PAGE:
Ghanaian investor urges government to simplify investment processes in agricultural sector

June 4, 2024
Ghanaian investor urges government to simplify investment processes in agricultural sector

Do not put hurdles in the way of people who genuinely want to invest in Ghana, especially in the agricultural sector,” Reverend Nicholas Broni, a Ghanaian palm investor in Rwanda, has appealed to the government.

Rev. Broni, the Founder and Leader of LETAD Agro Rwanda Limited, speaking in an interview with the Ghana News Agency (GNA), said the bureaucracy in doing was too much, and the trend of needing someone to introduce businesses to people in authority was not helping the country.

He said, unlike Ghana, there was no bureaucracy in meeting ministers and stakeholders to facilitate investing in sectors of their economy.

Recalling how his company went to invest in Rwanda, he said LETAD was the one that introduced palm plantations to Rwanda, stating that as a freight forwarder by profession, he attended the Global Conference in 2019 where he noticed that there were palm plants doted almost everywhere, and his enquiries revealed that they were using them as ornamental plants.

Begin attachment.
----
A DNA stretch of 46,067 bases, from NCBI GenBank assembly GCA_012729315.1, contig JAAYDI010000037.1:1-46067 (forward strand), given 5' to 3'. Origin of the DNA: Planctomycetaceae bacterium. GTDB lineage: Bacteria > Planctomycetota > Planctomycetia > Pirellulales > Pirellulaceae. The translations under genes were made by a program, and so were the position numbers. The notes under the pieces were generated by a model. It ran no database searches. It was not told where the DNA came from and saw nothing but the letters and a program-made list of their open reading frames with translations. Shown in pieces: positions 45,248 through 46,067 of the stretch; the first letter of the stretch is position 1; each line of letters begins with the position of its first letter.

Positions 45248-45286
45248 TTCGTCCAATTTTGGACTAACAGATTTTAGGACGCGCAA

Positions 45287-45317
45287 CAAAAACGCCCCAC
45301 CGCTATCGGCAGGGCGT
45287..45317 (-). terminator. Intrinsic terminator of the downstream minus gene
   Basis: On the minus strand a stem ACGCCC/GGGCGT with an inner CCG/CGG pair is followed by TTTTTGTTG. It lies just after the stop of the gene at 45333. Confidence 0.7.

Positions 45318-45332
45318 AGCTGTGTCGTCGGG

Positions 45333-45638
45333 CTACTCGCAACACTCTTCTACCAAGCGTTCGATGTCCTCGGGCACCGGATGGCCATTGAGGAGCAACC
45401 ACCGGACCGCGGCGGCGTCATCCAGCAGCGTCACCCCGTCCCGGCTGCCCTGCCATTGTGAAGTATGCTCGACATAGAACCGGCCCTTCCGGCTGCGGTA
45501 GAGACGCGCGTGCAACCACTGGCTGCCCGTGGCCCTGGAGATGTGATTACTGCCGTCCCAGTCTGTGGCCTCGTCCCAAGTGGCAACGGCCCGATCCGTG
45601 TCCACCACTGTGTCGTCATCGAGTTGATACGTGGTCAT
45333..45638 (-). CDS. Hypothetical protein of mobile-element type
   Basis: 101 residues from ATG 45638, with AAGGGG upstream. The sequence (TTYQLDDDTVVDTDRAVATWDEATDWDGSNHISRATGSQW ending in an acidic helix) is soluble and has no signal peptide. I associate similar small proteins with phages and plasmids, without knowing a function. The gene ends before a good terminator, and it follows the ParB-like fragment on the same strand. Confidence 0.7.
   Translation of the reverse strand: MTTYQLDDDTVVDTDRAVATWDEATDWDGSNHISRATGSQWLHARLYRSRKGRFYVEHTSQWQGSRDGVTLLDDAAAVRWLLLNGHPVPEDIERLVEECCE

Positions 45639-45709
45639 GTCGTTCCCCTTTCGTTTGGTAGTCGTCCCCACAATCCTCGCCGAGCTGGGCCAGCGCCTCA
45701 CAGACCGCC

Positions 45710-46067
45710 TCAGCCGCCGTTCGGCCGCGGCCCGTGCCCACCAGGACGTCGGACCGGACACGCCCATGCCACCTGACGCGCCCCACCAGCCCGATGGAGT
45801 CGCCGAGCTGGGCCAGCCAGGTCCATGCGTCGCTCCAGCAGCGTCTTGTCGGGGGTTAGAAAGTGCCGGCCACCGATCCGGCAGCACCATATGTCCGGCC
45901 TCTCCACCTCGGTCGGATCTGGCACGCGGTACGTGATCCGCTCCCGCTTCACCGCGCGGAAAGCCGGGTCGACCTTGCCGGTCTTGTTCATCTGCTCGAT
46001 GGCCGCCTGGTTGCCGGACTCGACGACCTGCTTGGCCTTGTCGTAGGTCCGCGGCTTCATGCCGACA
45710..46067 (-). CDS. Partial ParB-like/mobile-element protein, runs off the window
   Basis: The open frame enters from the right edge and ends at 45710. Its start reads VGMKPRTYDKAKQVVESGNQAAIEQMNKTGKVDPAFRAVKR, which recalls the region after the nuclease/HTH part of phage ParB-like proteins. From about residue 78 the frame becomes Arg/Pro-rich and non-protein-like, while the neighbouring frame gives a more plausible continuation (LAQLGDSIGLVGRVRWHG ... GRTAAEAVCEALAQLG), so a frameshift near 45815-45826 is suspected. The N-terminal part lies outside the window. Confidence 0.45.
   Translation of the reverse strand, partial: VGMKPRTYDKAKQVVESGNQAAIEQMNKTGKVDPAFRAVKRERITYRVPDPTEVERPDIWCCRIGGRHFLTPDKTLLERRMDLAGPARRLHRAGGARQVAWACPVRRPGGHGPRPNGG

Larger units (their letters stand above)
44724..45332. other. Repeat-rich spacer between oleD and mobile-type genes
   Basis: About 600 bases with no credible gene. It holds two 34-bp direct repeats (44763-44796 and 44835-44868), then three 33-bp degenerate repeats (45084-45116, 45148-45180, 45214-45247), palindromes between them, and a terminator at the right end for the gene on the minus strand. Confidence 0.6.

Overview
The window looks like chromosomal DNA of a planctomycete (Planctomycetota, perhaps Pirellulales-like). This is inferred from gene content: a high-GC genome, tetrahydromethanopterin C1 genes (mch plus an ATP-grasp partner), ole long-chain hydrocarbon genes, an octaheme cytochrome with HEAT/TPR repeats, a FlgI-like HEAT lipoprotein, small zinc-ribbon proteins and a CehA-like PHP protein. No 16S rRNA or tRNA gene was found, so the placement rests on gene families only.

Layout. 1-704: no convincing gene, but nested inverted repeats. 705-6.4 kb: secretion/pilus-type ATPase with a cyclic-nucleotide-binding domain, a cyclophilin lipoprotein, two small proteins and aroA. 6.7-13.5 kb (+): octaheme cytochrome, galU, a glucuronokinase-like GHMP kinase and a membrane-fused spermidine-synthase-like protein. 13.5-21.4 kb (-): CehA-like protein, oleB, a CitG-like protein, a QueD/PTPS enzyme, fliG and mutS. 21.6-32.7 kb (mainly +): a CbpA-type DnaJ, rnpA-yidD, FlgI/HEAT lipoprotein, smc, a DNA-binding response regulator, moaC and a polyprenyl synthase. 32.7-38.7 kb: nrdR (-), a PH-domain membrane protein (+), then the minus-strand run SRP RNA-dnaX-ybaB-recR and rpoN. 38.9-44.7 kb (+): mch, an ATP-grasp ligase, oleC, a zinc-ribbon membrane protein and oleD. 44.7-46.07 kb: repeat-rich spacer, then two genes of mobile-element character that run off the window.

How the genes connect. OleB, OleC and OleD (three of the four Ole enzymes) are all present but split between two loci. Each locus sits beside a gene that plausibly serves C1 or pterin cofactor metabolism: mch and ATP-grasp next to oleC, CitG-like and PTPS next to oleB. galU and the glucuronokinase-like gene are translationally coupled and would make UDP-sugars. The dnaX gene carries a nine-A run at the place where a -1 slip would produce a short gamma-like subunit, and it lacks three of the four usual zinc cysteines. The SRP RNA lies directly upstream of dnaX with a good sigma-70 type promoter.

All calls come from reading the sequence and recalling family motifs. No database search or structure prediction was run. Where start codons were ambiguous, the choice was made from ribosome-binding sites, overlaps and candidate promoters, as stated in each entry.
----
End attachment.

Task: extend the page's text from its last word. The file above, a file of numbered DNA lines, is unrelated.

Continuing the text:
He added that, to his surprise, he found out that the people of Rwanda relied on Burundi and the Democratic Republic of the Congo for their palm oil supply, which they use for their delicacy ‘Nsombe, which is made from cassava leaves.

The LETAD Founder added that after returning to Ghana, he contacted some of the people he networked with during the conference on the possibility of investing in palm trees in the country, indicating that a return visit to other provinces convinced him and his partners that palm was available in all the provinces of Rwanda.

“Even at the premises of their agricultural ministry, palm trees are available. They agreed to try it, so we registered with the company and had a demonstration farm. We are planting palm trees to get raw materials for processing palm oil and other by-products.

He said Ghana must fully utilise its palm trees to benefit all those on the food chain, including the farmers and processors, stating that “we need to organise our palm resources so well that it will benefit every stakeholder on the value chain.”

Rev. Broni added that Ghana could maximise its agricultural products to cater for the needs of the people, stating that, for instance, Rwanda did not import its staples, which are meanly beans and Irish potatoes.

He added that they produced enough vegetables to meet their consumption needs and their meat products, which ensured that all stakeholders in the supply chain could get their fair share.

Latest from Agriculture